A few days later, he was walking down my garden path to the front door, just as I’d imagined he would for all of those years. It sounds like a cliche, but honestly it felt like no time had passed, even though it had been 30 years. The chemistry was still there, exactly as it had been when I was just 18, even though I was then in my late 40s.
Even our families felt the same. It felt so natural that we were back together again: it was more like “Hello again”, rather than “Who’s this new person?”
Some of my friends weren’t as keen, though. The ones who remembered the last time we were together were wary, making sure I remembered how bad our break up had been the last time, and asking whether I was sure about opening that can of worms again.
They had a point, in a way. But even though it felt like no time had passed in terms of our chemistry, both of us were fundamentally older and more mature than we had been as adolescents. Back then, we were both so ambitious and set on becoming big-name stars with our careers in entertainment.
Over the course of 30 years though, we had both changed and mellowed so much. His dreams of becoming a rock star in the US hadn’t panned out, and he’d come back home and become a painter-decorator. I’d given up acting, and become a yoga teacher. We had both, in our own time, realised what truly made us happy: living simply, surrounded by people you love.
A month after that cup of tea, he had proposed and we were shopping for an engagement ring in Selfridge’s. We were both just so sure that this was it. It was both the quickest- and slowest-moving relationship I’d ever been in, depending on how you look at it. Either it took a month or 30 years for us to get engaged.
I made sure I spoke to my ex-husband soon after Andrew and I got back together and told him about what was going on, reassuring him that nothing had ever happened with Andrew while we were together. My ex was amazing and really supportive, which really helped the boys to adjust.
All through this time, I made sure that the boys felt secure. I had never introduced them to anyone I had dated because I wanted to be sure it would last before bringing a new man into their lives. This time, I did introduce Andrew, because I knew that this would be forever.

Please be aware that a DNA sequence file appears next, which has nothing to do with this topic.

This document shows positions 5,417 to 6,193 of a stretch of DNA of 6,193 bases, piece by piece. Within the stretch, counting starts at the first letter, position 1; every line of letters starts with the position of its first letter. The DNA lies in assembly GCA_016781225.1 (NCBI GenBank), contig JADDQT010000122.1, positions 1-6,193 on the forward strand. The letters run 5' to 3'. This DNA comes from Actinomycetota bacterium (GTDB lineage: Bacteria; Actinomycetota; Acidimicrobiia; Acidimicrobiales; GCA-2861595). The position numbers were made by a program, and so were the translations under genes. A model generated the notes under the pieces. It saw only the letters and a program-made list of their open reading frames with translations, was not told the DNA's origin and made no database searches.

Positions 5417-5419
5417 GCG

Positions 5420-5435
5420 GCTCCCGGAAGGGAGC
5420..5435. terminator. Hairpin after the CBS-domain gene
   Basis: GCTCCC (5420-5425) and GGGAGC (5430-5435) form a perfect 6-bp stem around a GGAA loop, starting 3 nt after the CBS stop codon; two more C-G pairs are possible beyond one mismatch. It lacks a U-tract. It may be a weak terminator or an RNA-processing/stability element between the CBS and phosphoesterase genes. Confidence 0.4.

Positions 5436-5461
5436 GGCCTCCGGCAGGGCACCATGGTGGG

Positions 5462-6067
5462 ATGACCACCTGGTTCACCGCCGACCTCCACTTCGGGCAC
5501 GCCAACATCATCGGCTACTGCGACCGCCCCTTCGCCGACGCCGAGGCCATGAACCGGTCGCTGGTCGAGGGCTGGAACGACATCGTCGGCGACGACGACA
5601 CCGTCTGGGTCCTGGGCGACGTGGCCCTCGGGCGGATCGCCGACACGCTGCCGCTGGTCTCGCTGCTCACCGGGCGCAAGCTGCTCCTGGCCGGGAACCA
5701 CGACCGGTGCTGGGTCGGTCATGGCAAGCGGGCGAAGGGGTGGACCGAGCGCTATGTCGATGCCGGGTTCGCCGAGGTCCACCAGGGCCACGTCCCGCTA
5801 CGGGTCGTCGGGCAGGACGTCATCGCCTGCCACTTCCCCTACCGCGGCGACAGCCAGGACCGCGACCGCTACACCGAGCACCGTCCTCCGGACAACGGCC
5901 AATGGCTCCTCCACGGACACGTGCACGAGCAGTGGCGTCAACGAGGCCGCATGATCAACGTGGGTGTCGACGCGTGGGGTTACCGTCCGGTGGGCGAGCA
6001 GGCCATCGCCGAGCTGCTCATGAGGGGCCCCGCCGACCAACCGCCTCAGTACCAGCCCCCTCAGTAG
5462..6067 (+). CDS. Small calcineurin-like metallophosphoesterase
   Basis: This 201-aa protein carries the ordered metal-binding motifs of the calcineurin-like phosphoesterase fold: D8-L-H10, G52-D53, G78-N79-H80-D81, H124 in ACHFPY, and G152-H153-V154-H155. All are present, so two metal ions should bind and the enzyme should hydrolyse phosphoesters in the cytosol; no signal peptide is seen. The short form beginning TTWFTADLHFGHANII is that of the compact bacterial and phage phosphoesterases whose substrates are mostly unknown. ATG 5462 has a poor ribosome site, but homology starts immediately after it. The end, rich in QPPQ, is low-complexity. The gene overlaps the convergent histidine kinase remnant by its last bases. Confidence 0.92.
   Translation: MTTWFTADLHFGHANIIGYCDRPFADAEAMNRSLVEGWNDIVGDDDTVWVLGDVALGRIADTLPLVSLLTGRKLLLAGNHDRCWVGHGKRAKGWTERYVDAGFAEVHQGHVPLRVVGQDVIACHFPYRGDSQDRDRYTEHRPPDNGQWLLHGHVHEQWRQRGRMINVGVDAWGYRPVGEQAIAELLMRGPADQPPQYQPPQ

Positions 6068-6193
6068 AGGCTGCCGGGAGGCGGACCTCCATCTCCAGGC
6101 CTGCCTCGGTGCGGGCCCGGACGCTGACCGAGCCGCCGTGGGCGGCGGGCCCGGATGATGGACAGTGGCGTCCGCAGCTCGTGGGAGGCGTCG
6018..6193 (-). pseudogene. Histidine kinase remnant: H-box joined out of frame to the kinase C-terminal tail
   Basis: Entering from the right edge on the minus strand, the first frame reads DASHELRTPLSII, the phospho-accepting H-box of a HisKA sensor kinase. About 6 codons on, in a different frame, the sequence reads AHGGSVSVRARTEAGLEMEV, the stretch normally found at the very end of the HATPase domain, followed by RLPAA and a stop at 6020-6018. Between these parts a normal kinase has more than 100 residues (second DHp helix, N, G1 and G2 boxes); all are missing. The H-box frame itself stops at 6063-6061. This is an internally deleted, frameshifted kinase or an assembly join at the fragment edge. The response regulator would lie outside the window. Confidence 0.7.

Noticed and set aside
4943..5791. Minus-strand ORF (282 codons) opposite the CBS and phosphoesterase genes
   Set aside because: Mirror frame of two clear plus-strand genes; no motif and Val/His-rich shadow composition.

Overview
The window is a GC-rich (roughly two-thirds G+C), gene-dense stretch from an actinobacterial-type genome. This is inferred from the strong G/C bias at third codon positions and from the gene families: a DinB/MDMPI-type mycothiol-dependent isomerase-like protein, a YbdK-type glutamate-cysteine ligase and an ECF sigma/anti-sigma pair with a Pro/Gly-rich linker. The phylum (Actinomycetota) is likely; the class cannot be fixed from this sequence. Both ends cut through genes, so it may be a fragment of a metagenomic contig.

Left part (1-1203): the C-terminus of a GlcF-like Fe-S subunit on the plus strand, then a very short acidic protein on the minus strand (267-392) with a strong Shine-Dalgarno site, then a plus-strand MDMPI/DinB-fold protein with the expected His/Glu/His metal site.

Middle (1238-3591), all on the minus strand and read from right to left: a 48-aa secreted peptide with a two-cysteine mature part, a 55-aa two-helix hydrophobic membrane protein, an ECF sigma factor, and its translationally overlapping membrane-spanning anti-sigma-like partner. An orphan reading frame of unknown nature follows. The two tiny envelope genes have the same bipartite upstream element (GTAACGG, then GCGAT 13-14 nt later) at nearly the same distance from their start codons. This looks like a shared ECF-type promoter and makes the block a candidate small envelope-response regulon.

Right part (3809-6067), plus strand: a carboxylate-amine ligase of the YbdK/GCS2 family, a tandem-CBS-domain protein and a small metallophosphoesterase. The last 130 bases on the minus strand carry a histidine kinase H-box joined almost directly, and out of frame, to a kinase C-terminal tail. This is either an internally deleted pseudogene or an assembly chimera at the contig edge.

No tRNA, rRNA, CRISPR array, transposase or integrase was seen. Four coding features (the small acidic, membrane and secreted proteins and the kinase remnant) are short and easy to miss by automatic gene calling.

We got married in 2017, in a small wedding on the Isle of Wight, with just 23 guests. After the wedding, Andrew and I made the slightly unusual decision to “live apart together”: although we were married, I lived in my house with the boys, and he lived in his flat, but we spent the weekends together.
This was the right decision for my boys, who at the time were 14 and 16: Andrew was able to slowly get to know them before living with them. In the end, this worked out really well. Andrew moved in in 2019, and the boys are now just so relaxed and happy around him.
People might ask about whether we regret “wasting time” not being together. I just don’t see it like that at all: the time apart was absolutely necessary for both of us to mature and become truly comfortable with ourselves.
We’ve now been back together for five years and I couldn’t be happier. I see our lives like two wiggly lines that crossed when we were young, then came back together again later in life.’
By Cathy Underwood
PS Click here to find out when Ange Dolittle begins touring with new band Holy Apes
Cathy Underwood is the founder of Cathy Underwood Yoga and specialises in yoga as a therapeutic tool for greater mental health. She provides a variety of classes for the community online and in-person coupled with working within schools and hospitals using yoga to support individuals and groups living with complex mental health conditions, addictions and special educational needs.
Cathy has won serveral awards including the Barclays Innovative Business of the Year Award.
Check out Cathy’s classes.